Prout does swimmingly well: No obstacle too great for UMass freshman to overcome
Feb. 16, 2006
AMHERST, Mass. - Don't be surprised if Michael David Prout, Jr. winds up with a "Beijing 2008" sticker attached to his travel suitcase. The UMass freshman swimmer has already struck for a gold medal in 400-meter freestyle and a bronze medal in 100-freestyle at the 2004 Paralympics in Athens, Greece.
Not one to rest on his laurels, Prout recently set two U.S. records in Paralympic swimming, covering 500 meters in 4:59.52 and 1,000 meters in 10:18.01, both set in Boyden Pool on the UMass campus.
"I said to someone the other day that the word inspirational is sometimes overused in life and athletics," said UMass swim coach Russ Yarworth, who has guided the Minutemen to five straight Atlantic 10 championships. "As I got to know Michael I felt it was quite appropriate because the young man has really dealt with some significant challenges, which he doesn't even consider challenges anymore."
During pregnancy, Prout's mother developed Ambiotic Band Syndrome.
"They thought she was going to have twins and the other twin died and my mom's womb closed up a little bit and it effected my right side a little bit," said Prout, whose right arm, hand, and leg were effected. "Everything's fine, maybe a little bit less catch (of water)."
The 5-foot-4, 125-pound Prout concentrates on long distances like 800, 1,000 and 1,650 meters. He also swims the 200-meter free, backstroke and butterfly events. He views 1,650 as the biggest challenge.
"I think that's the toughest because you have to be able to focus for such a long period of time and keep your intensity up for the whole race," he said."You have to get through the pain and what-not. It's also my favorite, my best event."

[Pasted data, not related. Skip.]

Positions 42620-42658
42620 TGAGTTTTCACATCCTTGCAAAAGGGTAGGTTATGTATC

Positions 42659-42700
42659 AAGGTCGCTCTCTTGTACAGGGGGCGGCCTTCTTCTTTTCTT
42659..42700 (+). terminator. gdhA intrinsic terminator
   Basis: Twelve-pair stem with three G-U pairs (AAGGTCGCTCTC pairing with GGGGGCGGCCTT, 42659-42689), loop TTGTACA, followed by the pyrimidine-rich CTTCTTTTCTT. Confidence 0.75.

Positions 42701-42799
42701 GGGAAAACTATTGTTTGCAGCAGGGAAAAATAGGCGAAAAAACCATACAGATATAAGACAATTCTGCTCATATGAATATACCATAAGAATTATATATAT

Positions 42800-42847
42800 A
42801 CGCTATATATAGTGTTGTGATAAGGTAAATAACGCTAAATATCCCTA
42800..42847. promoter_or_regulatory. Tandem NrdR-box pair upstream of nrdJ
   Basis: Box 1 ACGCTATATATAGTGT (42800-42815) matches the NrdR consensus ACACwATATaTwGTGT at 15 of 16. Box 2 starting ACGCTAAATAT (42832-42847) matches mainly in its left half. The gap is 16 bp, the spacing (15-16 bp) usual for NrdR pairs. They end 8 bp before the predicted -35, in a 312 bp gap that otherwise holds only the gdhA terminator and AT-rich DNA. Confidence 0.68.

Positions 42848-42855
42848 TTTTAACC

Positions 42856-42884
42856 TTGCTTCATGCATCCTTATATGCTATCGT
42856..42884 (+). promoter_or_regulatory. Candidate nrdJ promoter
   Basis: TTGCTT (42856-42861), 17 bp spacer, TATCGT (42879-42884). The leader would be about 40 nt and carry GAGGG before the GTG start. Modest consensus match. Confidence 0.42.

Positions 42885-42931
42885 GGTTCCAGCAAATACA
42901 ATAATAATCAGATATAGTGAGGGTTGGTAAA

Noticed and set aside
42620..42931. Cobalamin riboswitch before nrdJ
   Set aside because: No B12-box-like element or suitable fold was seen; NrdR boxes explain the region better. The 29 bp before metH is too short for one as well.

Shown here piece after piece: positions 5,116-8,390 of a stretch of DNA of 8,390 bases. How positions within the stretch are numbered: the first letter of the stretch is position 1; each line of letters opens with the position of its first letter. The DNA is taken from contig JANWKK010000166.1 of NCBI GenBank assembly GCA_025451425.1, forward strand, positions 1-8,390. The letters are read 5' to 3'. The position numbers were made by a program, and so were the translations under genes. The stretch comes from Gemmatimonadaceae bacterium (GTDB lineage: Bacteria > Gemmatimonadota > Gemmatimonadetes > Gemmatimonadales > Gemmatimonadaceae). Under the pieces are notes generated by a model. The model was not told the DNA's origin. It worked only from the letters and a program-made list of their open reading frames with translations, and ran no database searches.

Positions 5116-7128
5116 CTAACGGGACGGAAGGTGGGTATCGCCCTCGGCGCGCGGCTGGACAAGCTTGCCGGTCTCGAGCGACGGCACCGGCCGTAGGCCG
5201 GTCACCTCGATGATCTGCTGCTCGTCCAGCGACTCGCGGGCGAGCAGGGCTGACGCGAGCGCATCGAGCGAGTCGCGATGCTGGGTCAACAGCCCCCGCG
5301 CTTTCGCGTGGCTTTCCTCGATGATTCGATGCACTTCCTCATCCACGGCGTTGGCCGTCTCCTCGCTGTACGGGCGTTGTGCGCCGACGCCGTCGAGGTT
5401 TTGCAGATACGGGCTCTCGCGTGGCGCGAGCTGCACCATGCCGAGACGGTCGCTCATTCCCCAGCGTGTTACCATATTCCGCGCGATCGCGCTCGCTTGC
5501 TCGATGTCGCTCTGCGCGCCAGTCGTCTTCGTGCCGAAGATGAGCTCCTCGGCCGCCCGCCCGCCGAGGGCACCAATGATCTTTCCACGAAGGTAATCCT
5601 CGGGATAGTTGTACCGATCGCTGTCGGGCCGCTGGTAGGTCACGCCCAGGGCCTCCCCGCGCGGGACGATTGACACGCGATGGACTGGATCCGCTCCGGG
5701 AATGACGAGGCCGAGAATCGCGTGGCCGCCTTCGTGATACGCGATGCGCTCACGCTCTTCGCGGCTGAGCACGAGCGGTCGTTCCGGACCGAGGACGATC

Prout, who turns 20 on Saturday, is from West Springfield and attended St. Mary's High School in Westfield. He swam for the Acqua Bears in nearby Suffield, Conn. His training regimen over the past 10 years has steadily increased to swimming between 7,000 and 10,000 meters daily in a two-hour practice.
"When I was younger, I was 5, I had my hip operated on and for rehab they wanted me to start swimming, so I did," said Prout, a political science major who is considering law school. "I guess I've always loved the water even when I was 1 or 2-years-old. I remember the first practice, I hopped in the water. It was really cold. I started crying and got out. So did my sister. I went back next practice and it was all right after that. After a season or two I started getting better."
While Michael moved up the swim ranks from recreation team to club team, his younger sister, Taryn, also made rapid strides. Taryn, 18, also a UMass freshman, has been one of the Minutemen's top performers in the 1,000 freestyle, 500 free, 100 backstroke and 200 backstroke. Her 100 backstroke time of 1:00:70 ranks No. 8 all-time at UMass.
Yarworth said he has gained more from coaching Prout than the swimmer has probably gained from Yarworth's 27 years of coaching experience.
"Coaching him has been a positive thing not only for me but for the team," Yarworth said. "They can really see what he does with what he's been given and if the rest of the team works as hard as him then the whole team becomes better. Michael certainly works at a level, where they say you can't measure heart, in terms of him, it's absolutely true."
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